« السابقةمتابعة »
WILLIAM SHAKSPEA R E.
IN TEN VOLUME S.
ΤΗΣ ΦΥΣΕΩΣ ΓΡΑΜΜΑΤΕΥΣ ΗΝ, ΤΟΝ ΚΑΛΑΜOΝ ΑΠΟ ΒΡΕΧΩΝ ΕΙΣ ΝΟΥΝ.
Vet. Auct. apud Suidam. MULTA DIES, VARIUSQUE LABOR MUTABILIS ÆVI RETULIT IN MELIUS, MULTOS ALTERNA REVISENS LUSIT, ET IN SOLIDO RURSUS FORTUNA LOCAVIT.
LONDON, Printed for C. Bathurst, W. Strahan, J. F. and C. Rivington,
J. Hinton, L. Davis, W. Owen, T. Cason, E. Johnson, S. Crowder, B. White, T. Longman, B. Law, E. and Č. Dilly, C. Corbett, T. Cadell, H. L. Gardener, J. Nichols, J. Bew, J. Beecroft, W. Stuart, T. Lowndes, J. Robson, T. Payne, T. Becket, F. Newbery, G. Robinson, R. Baldwin, J. Williams, J. Ridley, T. Evans, W. Davies, W. Fox, and J. Murray,
PRE FAC E.
(HAT praises are without reason lavished on
the dead, and that the honours due only to;
excellence are paid to antiquity, is a com. , plaint likely to be always continued by those, who, being able to add nothing to truth, hope for eminence from the heresies of paradox; or those, who, being forced by disappointment upon consolatory expedients, are willing to hope from posterity what the present age refuses, and flatter themselves that the regard, which is yet denied by envy, will be at last bestowed by time. .
Antiquity, like every other quality that attracts the notice of mankind, has undoubtedly. votaries that ; reverence it, not from reason, but from prejudice, Some seem to admire indiscriminately whatever has been long preserved, without considering that time has sometimes co-operated with chance; all perhaps are more willing to honour past than present excellence; and the mind contemplates genius through the shades of age, as the eye surveys the fun through artificial opacity. The great contention of criticisin. is to find the faults of the moderns, and the beauties of the ancients. While an author is yet living, we estimate his powers by his worst performance; and when he is dead, we rate them by his best.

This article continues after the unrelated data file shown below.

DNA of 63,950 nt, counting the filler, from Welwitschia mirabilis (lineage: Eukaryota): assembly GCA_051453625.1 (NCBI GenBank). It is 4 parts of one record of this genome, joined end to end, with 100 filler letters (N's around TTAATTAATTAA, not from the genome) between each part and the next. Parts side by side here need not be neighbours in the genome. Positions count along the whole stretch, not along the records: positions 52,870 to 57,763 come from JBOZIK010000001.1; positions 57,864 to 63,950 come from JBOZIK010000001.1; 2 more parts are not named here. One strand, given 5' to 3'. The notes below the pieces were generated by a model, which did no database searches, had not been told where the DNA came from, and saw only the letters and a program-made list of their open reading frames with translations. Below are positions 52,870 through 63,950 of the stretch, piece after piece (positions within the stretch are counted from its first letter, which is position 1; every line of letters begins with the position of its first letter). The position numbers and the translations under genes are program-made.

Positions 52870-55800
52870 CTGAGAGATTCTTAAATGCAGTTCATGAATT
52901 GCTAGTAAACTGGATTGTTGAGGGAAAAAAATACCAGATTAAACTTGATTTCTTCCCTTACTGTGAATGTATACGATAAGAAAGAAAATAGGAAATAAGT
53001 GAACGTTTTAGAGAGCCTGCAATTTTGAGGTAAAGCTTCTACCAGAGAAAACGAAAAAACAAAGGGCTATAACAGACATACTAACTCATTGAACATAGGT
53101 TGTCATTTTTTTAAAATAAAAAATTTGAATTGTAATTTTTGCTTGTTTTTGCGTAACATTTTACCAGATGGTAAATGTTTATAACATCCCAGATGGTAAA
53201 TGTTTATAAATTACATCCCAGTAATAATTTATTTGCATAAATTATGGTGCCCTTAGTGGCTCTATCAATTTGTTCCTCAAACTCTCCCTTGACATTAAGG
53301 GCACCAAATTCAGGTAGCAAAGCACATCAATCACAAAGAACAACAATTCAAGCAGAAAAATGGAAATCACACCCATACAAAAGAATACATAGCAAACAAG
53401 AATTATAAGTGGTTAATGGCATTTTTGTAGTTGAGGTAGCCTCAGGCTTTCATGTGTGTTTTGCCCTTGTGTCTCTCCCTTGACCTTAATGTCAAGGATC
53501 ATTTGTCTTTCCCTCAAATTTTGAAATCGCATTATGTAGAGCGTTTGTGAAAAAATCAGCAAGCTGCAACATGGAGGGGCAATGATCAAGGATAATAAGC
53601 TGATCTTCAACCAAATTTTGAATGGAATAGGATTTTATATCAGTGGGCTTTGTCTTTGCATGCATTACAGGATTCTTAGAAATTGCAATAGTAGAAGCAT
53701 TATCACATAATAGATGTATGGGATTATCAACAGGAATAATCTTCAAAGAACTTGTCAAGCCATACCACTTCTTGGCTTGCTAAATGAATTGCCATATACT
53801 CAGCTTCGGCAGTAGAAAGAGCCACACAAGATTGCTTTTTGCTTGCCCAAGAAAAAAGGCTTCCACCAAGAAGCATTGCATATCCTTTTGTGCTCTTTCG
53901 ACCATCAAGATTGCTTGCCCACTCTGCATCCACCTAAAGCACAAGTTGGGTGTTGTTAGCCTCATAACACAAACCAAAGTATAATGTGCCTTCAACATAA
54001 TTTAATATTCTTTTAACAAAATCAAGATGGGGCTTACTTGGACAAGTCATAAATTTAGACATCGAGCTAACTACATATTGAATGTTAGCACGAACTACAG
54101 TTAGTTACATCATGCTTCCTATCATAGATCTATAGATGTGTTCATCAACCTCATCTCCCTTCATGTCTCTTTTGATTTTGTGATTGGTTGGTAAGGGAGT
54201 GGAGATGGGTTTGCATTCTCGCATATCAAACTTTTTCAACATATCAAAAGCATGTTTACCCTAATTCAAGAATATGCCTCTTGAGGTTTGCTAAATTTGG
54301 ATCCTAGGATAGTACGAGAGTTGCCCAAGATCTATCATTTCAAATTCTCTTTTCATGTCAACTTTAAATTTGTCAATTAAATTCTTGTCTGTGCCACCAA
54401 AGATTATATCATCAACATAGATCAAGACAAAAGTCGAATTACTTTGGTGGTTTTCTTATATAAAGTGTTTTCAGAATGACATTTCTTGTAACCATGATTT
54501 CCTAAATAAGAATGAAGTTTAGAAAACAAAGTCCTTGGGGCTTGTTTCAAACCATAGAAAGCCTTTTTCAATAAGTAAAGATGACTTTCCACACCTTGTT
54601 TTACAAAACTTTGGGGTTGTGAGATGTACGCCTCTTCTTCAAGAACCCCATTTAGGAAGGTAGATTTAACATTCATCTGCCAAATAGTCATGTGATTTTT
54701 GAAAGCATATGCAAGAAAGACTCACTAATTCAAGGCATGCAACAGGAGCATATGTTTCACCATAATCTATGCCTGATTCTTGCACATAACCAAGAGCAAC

To works, however, of which the excellence is not absolute and definite, but gradual and comparative; to works not raised upon principles demonstrative and scientifick, but appealing wholly to observe' ation and experience, no other test can be applied than length of duration and continuance of esteem. What mankind have long possessed they have often examined and compared, and if they persist to value. the poffeffion, it is because frequent comparisons have confirmed opinion in its favour. As among the works of nature no man can properly call a river deep, or a mountain high, without the knowledge of many mountains, and many rivers; so in the productions of genius, nothing can be stiled excellent till it has been compared with other works of the same kind. Demonstration immediately displays its power, and has nothing to hope or fear from the flux of years; but works tentative and experimental must be estimated by their proportion to the general and collective ability of man, as it is discovered in a long succession of endeavours. Of the first building that was raised, it might be with certainty determined that it was round or square; but whether it was spacious or lofty must have been referred to time. The Pythagorean fcale of numbers was at once discovered to be perfect; but the poeins of Homer we yet know not to transcend the common limits of human intelligence, but by remarking, that nation after nation, and century after century, has been able to do little more than transpose his incidents, new name his characters, and paraphrase his sentiments,